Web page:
• The mobile workforce – securing your network perimeter is no longer sufficient. Our staff work remotely – often out in the community, so we need good endpoint protection. Enterprise Device Management (EMM) products have extended mobile device management to include identity, content and application protection. The Gartner Magic Quadrant EMM report may help you focus on what is important for your organisation. With the increased use of cloud services, the threat landscape has shifted yet again and you may need to also look at Cloud Security Application Broker (CASB) products. It’s an acronym minefield and unless you have expertise within your organisation, it’s worth taking some independent advice.
  • Supplier contracts and assurance – A greater level of assurance with your IT suppliers is required. Information security assessments and data processing agreements should be reviewed with an eye on GDPR compliance. The Cabinet Office’s  Supplier Assurance Framework provides useful resources on which to base your assessment. The ICO provides guidance on contracts and liabilities between data processors and controllers.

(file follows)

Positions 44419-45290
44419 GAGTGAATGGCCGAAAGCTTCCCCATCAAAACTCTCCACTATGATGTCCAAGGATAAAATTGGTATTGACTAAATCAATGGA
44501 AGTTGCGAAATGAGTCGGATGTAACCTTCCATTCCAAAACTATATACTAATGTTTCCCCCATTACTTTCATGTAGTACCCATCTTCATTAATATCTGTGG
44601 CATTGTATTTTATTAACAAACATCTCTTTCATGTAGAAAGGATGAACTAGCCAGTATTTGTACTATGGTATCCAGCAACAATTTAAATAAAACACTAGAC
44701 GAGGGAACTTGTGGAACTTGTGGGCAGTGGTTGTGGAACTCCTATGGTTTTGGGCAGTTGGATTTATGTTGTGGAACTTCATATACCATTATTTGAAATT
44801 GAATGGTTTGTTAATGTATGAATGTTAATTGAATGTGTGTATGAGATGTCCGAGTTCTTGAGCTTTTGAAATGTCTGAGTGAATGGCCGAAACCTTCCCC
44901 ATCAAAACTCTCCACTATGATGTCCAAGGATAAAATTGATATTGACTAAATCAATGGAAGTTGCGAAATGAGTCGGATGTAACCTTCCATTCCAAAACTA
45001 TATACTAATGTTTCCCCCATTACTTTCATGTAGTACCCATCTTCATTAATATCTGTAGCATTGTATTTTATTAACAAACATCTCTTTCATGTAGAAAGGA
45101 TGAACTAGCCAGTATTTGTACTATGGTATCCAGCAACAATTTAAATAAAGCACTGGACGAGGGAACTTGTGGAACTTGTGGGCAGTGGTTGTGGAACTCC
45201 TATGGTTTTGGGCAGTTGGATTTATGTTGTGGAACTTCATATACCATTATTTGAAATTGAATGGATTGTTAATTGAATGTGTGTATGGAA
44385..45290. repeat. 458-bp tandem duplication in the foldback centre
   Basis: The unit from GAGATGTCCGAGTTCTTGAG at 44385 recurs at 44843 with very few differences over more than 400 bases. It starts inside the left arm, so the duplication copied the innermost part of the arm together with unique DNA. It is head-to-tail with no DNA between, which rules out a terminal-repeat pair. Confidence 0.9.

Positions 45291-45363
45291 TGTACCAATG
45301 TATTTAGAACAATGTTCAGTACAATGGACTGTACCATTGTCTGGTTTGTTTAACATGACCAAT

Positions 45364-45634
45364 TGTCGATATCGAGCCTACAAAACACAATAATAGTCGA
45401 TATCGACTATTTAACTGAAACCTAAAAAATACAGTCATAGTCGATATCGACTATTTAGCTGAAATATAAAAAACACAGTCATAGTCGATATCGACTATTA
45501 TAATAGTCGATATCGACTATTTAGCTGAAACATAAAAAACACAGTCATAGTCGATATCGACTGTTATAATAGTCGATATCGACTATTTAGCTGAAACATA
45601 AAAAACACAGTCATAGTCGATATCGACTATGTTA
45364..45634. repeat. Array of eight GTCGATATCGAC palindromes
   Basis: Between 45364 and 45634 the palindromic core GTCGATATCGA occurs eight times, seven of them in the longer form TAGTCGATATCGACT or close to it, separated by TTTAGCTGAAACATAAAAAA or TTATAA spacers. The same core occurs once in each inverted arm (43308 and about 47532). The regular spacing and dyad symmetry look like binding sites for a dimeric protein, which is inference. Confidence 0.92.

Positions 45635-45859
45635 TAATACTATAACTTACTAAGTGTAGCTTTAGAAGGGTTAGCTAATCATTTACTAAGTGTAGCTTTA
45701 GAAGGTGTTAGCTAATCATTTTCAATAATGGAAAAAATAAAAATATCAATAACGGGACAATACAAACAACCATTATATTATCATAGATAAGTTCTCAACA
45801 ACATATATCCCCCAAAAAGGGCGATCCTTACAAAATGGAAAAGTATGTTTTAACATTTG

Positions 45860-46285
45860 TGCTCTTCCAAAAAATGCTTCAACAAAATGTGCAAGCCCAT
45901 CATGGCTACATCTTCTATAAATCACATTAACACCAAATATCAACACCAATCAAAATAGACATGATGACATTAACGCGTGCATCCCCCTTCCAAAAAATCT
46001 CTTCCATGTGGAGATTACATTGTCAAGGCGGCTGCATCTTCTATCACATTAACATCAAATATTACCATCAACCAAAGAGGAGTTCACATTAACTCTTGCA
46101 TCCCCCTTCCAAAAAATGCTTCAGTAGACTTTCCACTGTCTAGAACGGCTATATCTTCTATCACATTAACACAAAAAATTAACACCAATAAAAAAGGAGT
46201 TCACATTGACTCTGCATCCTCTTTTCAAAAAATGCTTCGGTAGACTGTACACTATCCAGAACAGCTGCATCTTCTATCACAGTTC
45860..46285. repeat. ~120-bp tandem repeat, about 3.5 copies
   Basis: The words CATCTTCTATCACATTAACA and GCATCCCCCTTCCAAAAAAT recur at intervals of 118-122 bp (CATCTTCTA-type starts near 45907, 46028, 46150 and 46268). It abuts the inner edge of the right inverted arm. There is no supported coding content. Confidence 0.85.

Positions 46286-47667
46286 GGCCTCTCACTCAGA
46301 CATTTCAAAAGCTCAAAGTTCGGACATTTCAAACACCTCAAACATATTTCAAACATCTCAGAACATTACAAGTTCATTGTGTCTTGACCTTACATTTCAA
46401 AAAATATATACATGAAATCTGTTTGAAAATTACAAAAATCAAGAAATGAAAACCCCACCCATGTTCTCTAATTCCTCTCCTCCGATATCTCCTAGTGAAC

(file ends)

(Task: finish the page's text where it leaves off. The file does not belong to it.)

• Your ‘human firewall’ – Whilst the majority of attacks may come from hacking and malware, many security breaches and unintended disclosures of information are caused by human error or lost or stolen equipment. It’s important that all staff are informed and confident about how to protect your information assets, with audit and monitoring in place to back this up.  You need to design your training around the culture of the organisation and what makes sense to your staff. If you have regular communications that go out to staff, you may want use those to start drip feeding key messages to them.

Done properly, GDPR compliance provides a real opportunity for positive change. Focusing on risk, as well as a more generic approach to cyber resilience should ensure that not only is your data protected, but that business processes and data quality are improved.